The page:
Miller, Christopher N. and Jossé, Lyne and Tsaousis, Anastasios D. (2018) Localization of a Fe-S biosynthesis in Cryptosporidium mitosome. Journal of Eukaryotic Microbiology, .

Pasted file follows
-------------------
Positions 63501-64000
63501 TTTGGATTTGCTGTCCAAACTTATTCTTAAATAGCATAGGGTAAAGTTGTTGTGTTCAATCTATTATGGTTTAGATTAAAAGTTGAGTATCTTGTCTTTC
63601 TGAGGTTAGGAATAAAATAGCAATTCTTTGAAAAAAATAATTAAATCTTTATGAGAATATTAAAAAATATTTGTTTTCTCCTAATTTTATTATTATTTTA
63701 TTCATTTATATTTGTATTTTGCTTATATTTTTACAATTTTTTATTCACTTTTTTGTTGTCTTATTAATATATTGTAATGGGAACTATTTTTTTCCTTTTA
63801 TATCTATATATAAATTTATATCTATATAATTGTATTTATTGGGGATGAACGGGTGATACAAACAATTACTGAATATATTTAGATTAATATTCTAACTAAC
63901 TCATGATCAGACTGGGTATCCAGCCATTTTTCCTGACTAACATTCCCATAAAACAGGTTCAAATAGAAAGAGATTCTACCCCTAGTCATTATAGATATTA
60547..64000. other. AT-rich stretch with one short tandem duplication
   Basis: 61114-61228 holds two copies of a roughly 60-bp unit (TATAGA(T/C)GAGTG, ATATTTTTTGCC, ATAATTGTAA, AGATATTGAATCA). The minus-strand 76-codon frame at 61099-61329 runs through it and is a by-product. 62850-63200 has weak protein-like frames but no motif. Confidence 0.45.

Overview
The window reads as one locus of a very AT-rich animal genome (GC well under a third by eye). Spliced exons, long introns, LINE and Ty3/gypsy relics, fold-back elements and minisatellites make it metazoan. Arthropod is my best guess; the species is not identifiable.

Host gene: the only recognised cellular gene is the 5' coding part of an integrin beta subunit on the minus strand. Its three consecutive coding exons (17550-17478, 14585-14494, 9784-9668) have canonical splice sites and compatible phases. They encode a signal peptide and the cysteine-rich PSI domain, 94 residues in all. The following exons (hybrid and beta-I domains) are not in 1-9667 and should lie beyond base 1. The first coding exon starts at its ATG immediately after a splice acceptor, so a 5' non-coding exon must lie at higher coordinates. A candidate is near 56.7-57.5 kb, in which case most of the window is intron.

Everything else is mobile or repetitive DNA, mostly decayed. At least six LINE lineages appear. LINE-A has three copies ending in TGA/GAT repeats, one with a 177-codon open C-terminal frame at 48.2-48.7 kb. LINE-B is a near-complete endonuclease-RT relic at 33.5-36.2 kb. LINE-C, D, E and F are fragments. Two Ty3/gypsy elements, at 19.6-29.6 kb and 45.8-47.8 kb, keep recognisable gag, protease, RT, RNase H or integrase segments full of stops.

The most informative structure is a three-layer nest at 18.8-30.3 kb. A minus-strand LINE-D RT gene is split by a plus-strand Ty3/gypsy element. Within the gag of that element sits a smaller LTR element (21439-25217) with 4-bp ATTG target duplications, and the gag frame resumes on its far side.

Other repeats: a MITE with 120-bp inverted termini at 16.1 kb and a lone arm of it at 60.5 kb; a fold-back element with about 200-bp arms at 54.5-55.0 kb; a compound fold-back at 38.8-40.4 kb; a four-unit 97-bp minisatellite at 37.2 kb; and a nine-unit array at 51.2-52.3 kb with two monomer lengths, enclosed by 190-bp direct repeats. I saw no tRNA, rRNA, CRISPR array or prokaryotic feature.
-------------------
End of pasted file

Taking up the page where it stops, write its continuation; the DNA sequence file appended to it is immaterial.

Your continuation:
Cryptosporidium is a protozoan, apicomplexan, parasite that poses significant risk to humans and animals, as a common cause of potentially fatal diarrhea in immunodeficient hosts. The parasites have evolved a number of unique biological features that allow them to thrive in a highly specialized parasitic lifestyle. For example, the genome of Cryptosporidium parvum is highly reduced, encoding only 3,805 proteins, which is also reflected in its reduced cellular and organellar content and functions. As such, its remnant mitochondrion, dubbed a mitosome, is one of the smallest mitochondria yet found. While numerous studies have attempted to discover the function(s) of the C. parvum mitosome, most of them have been focused on in silico predictions. Here, we have localized components of a biochemical pathway in the C. parvum mitosome, in our investigations into the functions of this peculiar mitochondrial organelle. We have shown that three proteins involved in the mitochondrial iron-sulfur cluster biosynthetic pathway are localized in the organelle, and one of them can functionally replace its yeast homolog. Thus, it seems that the C. parvum mitosome is involved in iron-sulfur cluster biosynthesis, supporting the organellar and cytosolic apoproteins. These results spearhead further research on elucidating the functions of the mitosome and broaden our understanding in the minimalistic adaptations of these organelles.
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